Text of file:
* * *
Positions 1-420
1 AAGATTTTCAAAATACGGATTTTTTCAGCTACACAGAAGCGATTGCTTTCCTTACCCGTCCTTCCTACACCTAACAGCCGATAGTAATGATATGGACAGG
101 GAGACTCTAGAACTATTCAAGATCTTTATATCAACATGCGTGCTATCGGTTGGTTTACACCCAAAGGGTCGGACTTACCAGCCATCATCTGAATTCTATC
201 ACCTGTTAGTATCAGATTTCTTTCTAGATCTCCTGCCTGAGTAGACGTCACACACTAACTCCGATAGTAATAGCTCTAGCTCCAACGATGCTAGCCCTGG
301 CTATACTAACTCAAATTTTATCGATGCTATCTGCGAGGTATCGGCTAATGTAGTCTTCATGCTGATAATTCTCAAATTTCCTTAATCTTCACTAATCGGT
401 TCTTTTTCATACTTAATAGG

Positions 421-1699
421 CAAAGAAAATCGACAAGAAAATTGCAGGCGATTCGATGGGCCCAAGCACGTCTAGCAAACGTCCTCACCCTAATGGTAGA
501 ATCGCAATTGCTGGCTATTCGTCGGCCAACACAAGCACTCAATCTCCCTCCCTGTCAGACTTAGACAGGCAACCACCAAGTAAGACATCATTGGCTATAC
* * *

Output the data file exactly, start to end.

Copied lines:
Positions 1-420
1 AAGATTTTCAAAATACGGATTTTTTCAGCTACACAGAAGCGATTGCTTTCCTTACCCGTCCTTCCTACACCTAACAGCCGATAGTAATGATATGGACAGG
101 GAGACTCTAGAACTATTCAAGATCTTTATATCAACATGCGTGCTATCGGTTGGTTTACACCCAAAGGGTCGGACTTACCAGCCATCATCTGAATTCTATC
201 ACCTGTTAGTATCAGATTTCTTTCTAGATCTCCTGCCTGAGTAGACGTCACACACTAACTCCGATAGTAATAGCTCTAGCTCCAACGATGCTAGCCCTGG
301 CTATACTAACTCAAATTTTATCGATGCTATCTGCGAGGTATCGGCTAATGTAGTCTTCATGCTGATAATTCTCAAATTTCCTTAATCTTCACTAATCGGT
401 TCTTTTTCATACTTAATAGG

Positions 421-1699
421 CAAAGAAAATCGACAAGAAAATTGCAGGCGATTCGATGGGCCCAAGCACGTCTAGCAAACGTCCTCACCCTAATGGTAGA
501 ATCGCAATTGCTGGCTATTCGTCGGCCAACACAAGCACTCAATCTCCCTCCCTGTCAGACTTAGACAGGCAACCACCAAGTAAGACATCATTGGCTATAC